The process of conducting research is broken into seven essential steps, as follows: 

  • Identification of research problem
  • Literature review
  • Specifying the purpose of research
  • Determine specific research questions or hypotheses
  • Data collection
  • Analyzing and interpreting the data
  • Reporting and evaluating research

The “literature review” and “collection of data” steps are dependent on references, not only the connection and link between objects, but access to explore and extrapolate viable information from physical and digital-born reference material. Traditionally, we have defined materials such as: dictionaries, encyclopedias, books of facts, and publications found in our library, all as references. With the advent of the Digital Marketplace (digitization, metadata tagging & search engines), research and references have evolved dramatically, with many benefits, and some caveats too.

We now have access to over 80 billion web pages of content, digital references available for use in research. While much of this information is “free”, a good proportion of this content is inaccurate, biased, speculative, and created for the purpose of marketing. Therefore, researching references in the Digital Marketplace requires even more discipline, diligence and scrutiny than our traditional research from authenticated publications and sources.

On the other hand, we now have access to 80 billion digital references through a couple of key-strokes, putting us in the unique driver-seat to learn and know more than ever before.  

 “My original concept was to provide a free encyclopedia for every single person in the world….in their own language.” – Jimmy Wales, founder of Wikipedia, “The Free Encyclopedia”.

Blog Reference:
Wikipedia; The Free Encyclopedia: Research

Wednesday, June 6, 2012

“Free Information” Series – Newspapers

On September 25, 1690, Benjamin Harris published the first American newspaper in Boston, MA. Harris’ PublickOccurrences Both Forreign and Domestick was considered controversial for its time in early America, and was quickly censured by government. Another 14 years would pass before newspapers became a regular vehicle for disseminating information.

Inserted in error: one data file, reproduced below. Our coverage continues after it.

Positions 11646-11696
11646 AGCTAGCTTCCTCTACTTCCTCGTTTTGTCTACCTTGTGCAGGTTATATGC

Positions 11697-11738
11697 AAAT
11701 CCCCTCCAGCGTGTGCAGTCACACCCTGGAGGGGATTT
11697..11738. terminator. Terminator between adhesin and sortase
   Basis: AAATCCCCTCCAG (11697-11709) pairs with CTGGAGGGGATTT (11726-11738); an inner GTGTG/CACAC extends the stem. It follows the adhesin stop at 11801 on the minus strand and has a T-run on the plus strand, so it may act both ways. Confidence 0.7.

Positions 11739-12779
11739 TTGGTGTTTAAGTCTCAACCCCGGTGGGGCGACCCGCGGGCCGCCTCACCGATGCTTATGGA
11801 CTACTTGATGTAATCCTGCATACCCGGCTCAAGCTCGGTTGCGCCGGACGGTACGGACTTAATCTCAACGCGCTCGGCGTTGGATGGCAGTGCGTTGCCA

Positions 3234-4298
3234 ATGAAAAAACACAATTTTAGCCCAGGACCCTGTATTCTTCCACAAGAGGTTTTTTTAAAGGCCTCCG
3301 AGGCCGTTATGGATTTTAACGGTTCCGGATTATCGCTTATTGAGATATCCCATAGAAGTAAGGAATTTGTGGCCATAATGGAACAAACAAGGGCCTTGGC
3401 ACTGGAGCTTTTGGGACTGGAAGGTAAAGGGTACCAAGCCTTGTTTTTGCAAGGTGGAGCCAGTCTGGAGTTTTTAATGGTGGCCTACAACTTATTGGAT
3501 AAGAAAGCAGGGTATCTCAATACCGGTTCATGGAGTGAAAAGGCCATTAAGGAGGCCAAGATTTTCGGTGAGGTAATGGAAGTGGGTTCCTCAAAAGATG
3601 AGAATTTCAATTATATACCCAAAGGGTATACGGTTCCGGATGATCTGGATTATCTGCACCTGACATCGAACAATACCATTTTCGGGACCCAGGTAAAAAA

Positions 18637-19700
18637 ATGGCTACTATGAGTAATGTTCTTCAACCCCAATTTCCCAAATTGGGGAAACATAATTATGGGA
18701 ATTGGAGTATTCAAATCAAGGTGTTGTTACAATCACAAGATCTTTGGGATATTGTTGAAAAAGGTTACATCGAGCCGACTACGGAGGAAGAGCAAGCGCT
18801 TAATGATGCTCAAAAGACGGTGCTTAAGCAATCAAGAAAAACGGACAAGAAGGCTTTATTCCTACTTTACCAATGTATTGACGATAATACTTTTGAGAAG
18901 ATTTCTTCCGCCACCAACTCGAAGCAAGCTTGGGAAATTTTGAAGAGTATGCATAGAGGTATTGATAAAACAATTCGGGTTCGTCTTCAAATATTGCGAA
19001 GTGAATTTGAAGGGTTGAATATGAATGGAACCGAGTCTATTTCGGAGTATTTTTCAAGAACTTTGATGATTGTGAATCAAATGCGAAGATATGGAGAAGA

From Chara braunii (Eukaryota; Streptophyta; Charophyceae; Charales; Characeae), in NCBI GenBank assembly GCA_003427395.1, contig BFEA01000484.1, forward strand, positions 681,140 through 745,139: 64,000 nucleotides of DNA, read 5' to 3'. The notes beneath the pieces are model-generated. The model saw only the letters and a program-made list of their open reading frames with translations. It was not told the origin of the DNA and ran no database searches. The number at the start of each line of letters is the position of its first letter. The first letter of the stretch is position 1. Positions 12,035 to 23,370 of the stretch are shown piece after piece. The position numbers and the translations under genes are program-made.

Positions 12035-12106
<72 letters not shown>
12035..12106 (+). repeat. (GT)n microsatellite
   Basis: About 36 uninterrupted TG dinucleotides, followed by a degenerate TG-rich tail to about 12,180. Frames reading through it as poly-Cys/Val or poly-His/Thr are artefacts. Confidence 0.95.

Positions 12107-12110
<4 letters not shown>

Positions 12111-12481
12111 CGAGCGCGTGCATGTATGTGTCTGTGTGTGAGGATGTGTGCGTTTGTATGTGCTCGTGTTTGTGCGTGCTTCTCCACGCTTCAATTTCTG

By the 1970s, physical print newspapers had a readership of 123% of all American households. With the advent of 24-hour television channels, followed by the World Wide Web, that readership had declined to only 53% by the 1990s.  

On April 10, 1995, Joe Shea published the first Internet-based daily newspaper. Shea’s The American Reporter provides worldwide news coverage, and is owned by the journalists who write its content.

By the mid millennium (317-years after the first newspaper), there were 1,456 daily newspapers in print, selling 55 million copies a day, throughout America. And, 6,580 daily newspapers, selling 395 million daily copies, worldwide.

Today, almost all remaining newspapers now offer readers an online version of their paper: fee-based (per click) through a billable logon mechanism, or as “free information”. Many have discontinued physical print altogether, offering customizable print-based and Web-based models.

Traditionally, advertisers comprise 75% of newspaper revenues, with subscriptions and sales to readers at 25%. While the additional decline in subscriptions and sales has had a big impact on news providers, retaining advertising partners in the Digital Marketplace remains the key to long-term solvency.

“Newspapers cannot be defined by the second word—paper.  They’ve got to be defined by the first word—news.” - Arthur Sulzberg, Jr.

Blog Reference: